Lots of activity in the policy sphere in this edition of News to Us. EPA threatens to reclaim control over wetland regulations in Michigan, Hamburg Township considers a watercraft-control ordinance and a lovely little butterfly seeks endangered status to protect remaining populations. Also read about a new aquatic plant invading lakes and how several Great Lakes cities are adapting to climate change.
EPA hearing will give public a voice in whether Michigan should retain regulation of wetlands On December 11th, Michigan residents will be able to provide comment during a public hearing on whether or not the EPA should revoke Michigan’s authority to administer wetland regulations under the Clean Water Act. Michigan’s administration of the regulations have been under scrutiny as inconsistent with Section 404 of the Act and less protective of wetlands.
Officials take aim at lake revelry Conflict over public uses of Baseline Lake have Hamburg Township officials considering options. Residents around the lake are complaining of loud and inappropriate behavior on the public lake. On November 19th there will be a public hearing on the issue and the potential for a local watercraft-control ordinance.
Cities adapting to changing climate, but more changes coming The work of HRWC partner, the Graham Sustainability Institute, was highlighted in a story on how cities are adapting to a changing climate. Ann Arbor is one of several cities in the Great Lakes that are part of the Great Lakes Adaptation Assessment for Cities program helping support cities considering how to adapt to changes in temperature and rainfall patterns.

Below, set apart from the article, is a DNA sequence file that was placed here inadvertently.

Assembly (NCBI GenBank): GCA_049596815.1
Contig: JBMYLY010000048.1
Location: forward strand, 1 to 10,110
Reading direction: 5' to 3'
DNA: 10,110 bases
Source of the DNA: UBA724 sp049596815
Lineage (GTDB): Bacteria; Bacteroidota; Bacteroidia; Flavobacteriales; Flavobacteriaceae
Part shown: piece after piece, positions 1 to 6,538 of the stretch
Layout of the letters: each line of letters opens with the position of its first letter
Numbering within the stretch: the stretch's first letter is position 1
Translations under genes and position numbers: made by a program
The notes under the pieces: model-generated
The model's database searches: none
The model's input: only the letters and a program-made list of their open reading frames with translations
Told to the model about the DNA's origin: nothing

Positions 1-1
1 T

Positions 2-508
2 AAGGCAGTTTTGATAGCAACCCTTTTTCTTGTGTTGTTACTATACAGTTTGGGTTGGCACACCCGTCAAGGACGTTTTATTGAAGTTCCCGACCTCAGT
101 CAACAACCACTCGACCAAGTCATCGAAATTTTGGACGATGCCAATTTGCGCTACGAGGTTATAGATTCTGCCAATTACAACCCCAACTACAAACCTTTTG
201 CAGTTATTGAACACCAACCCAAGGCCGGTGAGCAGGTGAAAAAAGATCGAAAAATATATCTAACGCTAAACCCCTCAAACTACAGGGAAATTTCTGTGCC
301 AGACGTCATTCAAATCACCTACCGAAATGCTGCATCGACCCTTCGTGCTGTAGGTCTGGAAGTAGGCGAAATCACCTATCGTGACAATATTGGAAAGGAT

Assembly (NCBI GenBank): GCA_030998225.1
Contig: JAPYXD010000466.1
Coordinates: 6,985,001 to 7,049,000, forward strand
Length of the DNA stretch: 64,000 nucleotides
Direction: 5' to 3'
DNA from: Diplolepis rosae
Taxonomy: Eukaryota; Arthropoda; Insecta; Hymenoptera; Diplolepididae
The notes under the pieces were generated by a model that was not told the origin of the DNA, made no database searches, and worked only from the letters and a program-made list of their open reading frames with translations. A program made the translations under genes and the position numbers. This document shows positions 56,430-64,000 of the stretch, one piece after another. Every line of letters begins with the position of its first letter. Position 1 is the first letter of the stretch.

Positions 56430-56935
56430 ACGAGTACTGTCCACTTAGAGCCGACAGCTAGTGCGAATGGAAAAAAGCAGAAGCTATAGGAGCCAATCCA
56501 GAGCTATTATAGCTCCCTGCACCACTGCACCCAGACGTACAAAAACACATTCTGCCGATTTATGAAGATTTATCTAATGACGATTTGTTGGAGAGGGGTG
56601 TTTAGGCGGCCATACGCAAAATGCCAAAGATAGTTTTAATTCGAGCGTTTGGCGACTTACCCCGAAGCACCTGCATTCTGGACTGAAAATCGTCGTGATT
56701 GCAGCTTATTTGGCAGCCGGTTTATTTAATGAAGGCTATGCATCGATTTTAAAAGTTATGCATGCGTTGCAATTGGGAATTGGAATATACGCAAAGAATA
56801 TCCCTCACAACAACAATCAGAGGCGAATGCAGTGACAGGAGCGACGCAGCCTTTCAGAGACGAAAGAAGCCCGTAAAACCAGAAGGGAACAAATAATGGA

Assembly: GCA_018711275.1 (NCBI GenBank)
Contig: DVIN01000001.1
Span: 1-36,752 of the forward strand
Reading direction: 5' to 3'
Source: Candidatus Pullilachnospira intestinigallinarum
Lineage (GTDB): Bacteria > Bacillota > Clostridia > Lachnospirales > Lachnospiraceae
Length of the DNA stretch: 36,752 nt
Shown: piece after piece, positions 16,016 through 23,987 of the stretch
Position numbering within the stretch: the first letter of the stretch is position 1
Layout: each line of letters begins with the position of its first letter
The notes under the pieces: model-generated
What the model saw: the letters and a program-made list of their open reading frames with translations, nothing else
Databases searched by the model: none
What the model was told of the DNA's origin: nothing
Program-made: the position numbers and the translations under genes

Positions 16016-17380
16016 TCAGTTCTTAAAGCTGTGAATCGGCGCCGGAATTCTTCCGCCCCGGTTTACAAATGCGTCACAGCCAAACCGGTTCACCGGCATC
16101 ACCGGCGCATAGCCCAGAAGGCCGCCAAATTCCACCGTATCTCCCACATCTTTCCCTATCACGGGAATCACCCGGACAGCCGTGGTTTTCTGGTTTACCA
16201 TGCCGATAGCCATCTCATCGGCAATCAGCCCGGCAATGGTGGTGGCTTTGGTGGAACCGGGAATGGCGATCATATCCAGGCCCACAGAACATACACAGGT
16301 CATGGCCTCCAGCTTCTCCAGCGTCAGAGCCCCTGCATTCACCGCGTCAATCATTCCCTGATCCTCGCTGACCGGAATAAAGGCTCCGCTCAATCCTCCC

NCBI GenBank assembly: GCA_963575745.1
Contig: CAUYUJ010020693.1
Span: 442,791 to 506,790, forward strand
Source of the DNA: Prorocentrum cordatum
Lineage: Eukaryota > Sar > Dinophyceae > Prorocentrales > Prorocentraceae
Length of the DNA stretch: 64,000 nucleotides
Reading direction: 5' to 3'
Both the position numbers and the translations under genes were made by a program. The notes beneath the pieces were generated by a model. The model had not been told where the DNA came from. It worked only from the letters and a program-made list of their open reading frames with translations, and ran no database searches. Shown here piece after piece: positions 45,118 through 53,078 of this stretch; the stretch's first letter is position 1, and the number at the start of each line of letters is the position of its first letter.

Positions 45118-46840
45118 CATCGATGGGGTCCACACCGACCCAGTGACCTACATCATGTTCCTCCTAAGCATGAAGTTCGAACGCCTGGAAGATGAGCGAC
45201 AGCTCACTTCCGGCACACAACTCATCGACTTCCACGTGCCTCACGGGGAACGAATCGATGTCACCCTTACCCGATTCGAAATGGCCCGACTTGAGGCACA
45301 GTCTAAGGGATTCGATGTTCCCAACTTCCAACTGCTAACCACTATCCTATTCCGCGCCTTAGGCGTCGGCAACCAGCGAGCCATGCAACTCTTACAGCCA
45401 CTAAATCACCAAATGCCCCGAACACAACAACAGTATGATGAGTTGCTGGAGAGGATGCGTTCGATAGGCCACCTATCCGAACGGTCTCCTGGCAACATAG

Michigan cracks down on frogbit crowding out state lakes A new non-native aquatic plant is invading lakes and other slow moving waters in southeast Michigan. Several confirmed reports have the species taking hold in areas of the lower Huron River watershed near the outlet to Lake Erie. The Michigan DNR is looking for citizen help to identify new locations of this nuisance weed. The Midwest Invasive Species Information Network has information on the species and how to report sightings.
STATE: U.S. considers endangered classification for butterfly found prominently in Michigan One of our watershed residents the Poweshiek skipperling, has seen dramatic population declines in recent years. This little butterfly lives in the remaining prairie fens in the watershed with known occurrences in Livingston, Oakland and Washtenaw counties. If classified as endangered a recovery plan for the species will be developed.